Yeah. Yeah, I still to this day, I mean, I go in bouts now. Like, there'll be months where I don't drink at all. And then I'll have a social drink. Like, I feel like I have way more under control, which is nice. But when I'm in my, when I get into those funks, instead of the guilt in the morning, it's like you're not going to drink tonight. And even if I drink, it's that constant, like you're going to do better, you're going to do better. And I do eventually think you will do better, right? If you keep telling yourself I'm going to be better. I'm you know. And the other thing that I've been doing is really focusing in on like sober is a superpower. Like in this day and age, right, like Brene Brown, I think has said it before. And I totally agree with her one because it's super hard to do you like to have superpowers. Like You're incredible, right? Like you have this amazing strength. And it does give you the edge. It really does. Being sober gives you an edge over people who maybe aren't as conscious of their drinking problems, right? Or issues, but I do think it is massively a superpower.
Yeah, 100%. And I think that to kind of talk about it from my own perspective. I personally don't identify as an alcoholic. I don't I personally don't feel like I fit that definition. And so, in that sense, the way I've approached my drinking is that I don't tell myself that I can never To drink again, I don't tell myself that I have a disease and that I have a personality flaw. And that I can't, that I'm just going to be like this for the rest of my life. It's not, it's not the way I want to. It's not the identity that I want to wear. And so what that means is that I actually do believe that now I've done because just to state for all people that want to do this work, I do recommend having a period of abstinence, especially in the beginning, because it just makes things a lot less complicated. But I do believe that if you do this work, you can add the alcohol back in if you want to. And so I believe that I'm in that place now too. And so I can drink if I want to. And I could have, you know, the occasional glass of wine on my birthday or to celebrate something. I'm not interested in drinking to self medicate. Again, I'm not interested in drinking, because I'm stressed out or experiencing negative emotions. That's definitely not a path. I want to go down again. But, you know, could I ingest alcohol? Absolutely. I just don't want to because I feel like, you're right, it is kind of a superpower. Like my brain is just so open and full of space and kind of on fire a little bit right now. And I'm really liking that. And I don't want to, I don't want to not have access to my full brain right now. So that's kind of where I'm at. So to get on the conspiracy side of things. I gotta go here. My listen. Oh, am I on that kind of podcast? See,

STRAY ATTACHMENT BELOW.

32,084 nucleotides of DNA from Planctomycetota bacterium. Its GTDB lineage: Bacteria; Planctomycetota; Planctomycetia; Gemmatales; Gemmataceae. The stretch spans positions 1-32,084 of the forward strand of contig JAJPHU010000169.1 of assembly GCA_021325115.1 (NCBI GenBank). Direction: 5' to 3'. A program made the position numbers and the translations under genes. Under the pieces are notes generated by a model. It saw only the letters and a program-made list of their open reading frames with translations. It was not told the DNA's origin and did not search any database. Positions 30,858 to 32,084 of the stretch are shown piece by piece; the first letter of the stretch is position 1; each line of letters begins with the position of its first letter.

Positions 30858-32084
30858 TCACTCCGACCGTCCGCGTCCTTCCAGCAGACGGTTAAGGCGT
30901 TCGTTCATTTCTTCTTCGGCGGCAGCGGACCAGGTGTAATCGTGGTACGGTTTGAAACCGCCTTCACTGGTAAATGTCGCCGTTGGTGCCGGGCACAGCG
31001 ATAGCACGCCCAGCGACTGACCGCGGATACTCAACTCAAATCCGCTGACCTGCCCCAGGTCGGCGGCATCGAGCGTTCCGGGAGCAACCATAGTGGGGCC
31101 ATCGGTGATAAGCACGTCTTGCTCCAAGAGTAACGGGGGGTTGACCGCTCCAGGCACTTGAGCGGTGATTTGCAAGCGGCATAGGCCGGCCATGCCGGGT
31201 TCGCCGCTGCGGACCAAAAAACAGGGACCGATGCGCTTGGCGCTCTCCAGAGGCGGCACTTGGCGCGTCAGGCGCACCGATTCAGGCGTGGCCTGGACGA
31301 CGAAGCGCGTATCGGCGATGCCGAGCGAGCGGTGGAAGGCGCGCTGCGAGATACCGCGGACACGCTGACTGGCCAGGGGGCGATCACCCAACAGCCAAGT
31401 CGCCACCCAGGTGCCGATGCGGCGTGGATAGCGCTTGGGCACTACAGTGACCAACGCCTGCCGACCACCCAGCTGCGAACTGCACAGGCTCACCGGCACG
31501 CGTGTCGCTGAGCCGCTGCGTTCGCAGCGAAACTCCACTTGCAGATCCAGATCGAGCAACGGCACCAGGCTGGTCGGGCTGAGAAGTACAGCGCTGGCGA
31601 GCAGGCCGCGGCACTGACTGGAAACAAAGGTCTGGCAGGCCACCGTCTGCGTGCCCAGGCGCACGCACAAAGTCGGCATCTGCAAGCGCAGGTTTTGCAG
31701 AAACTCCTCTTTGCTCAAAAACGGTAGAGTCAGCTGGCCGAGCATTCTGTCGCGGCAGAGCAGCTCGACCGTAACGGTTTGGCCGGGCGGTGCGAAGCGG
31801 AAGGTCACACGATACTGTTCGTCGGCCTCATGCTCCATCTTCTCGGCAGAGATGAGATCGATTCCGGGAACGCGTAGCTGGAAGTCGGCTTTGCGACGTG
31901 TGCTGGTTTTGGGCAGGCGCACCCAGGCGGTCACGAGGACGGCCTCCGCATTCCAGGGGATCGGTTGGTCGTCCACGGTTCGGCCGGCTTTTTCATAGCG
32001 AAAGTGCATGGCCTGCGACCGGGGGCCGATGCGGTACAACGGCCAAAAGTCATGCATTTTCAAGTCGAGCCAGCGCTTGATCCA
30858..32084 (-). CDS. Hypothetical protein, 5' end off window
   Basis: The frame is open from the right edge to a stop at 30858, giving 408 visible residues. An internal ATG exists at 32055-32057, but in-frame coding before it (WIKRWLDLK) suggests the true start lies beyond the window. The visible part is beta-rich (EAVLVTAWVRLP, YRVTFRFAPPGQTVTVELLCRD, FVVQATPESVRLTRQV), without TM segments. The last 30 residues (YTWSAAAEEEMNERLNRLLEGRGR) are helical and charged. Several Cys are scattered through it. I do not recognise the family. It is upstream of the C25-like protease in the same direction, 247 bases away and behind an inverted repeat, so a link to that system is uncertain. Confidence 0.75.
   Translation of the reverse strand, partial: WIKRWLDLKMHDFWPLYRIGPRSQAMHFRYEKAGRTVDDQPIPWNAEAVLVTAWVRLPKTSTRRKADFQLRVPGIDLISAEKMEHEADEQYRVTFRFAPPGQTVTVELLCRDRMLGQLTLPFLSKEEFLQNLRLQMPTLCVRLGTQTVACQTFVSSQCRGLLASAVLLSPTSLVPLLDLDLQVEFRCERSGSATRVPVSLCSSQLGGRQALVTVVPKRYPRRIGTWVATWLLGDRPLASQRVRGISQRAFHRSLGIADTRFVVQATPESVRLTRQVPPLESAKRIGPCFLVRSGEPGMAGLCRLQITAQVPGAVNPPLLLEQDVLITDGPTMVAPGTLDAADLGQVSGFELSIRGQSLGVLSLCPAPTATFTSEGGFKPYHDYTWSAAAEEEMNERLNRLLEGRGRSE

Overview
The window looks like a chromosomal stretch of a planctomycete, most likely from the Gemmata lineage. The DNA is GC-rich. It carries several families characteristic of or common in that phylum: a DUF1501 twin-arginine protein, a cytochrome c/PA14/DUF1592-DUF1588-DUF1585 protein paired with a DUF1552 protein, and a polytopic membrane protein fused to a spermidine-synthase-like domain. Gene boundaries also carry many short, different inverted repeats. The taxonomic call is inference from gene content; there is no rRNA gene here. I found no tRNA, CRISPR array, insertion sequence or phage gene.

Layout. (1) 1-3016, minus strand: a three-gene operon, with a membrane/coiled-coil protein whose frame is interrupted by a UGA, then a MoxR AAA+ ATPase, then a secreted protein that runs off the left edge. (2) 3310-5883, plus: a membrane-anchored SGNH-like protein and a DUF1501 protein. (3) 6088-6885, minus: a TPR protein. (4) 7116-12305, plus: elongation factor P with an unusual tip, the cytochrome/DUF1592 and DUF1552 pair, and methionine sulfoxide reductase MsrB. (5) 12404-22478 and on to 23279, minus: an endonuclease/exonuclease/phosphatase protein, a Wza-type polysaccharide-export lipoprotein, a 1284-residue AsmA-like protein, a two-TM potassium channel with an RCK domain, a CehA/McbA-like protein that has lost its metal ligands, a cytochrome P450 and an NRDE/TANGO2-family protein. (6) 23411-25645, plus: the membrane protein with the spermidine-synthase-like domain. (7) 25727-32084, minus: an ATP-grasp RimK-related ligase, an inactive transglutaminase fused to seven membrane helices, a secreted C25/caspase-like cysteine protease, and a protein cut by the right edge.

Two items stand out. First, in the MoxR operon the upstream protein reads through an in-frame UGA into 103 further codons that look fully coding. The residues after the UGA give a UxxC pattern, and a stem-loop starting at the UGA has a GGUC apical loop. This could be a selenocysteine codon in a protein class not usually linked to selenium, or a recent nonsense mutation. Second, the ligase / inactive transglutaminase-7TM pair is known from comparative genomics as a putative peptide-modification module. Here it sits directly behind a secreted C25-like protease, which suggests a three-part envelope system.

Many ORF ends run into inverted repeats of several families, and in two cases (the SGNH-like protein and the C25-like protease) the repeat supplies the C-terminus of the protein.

it's legal. Right? Yeah. Like, you know, the science is out there. It fucks your brain. So your cognitive health and your, you know, like, you become more of a zombie, right. So you will stay in front of the TV more, you'll do all those things. It's horrible for your health. And yet, we monitor all other forms of substance that we know do the same thing, like, you know, like the hard drugs and things like that. And even smoking, smoking has to have this huge warning label on it now, right. Do you think there's a part of like, the lot larger society, let's just say the government who let's face it controls? Our laws are okay with the drinking? I mean, look at COVID. Like, you weren't allowed to go outside. But you could go to the liquor store. Anytime you wanted, right? Yeah. What are your feelings about the societal? Okay, with alcohol, right? Like it's okay to keep going with it as long as you are functioning, as long as you're a members of society working right?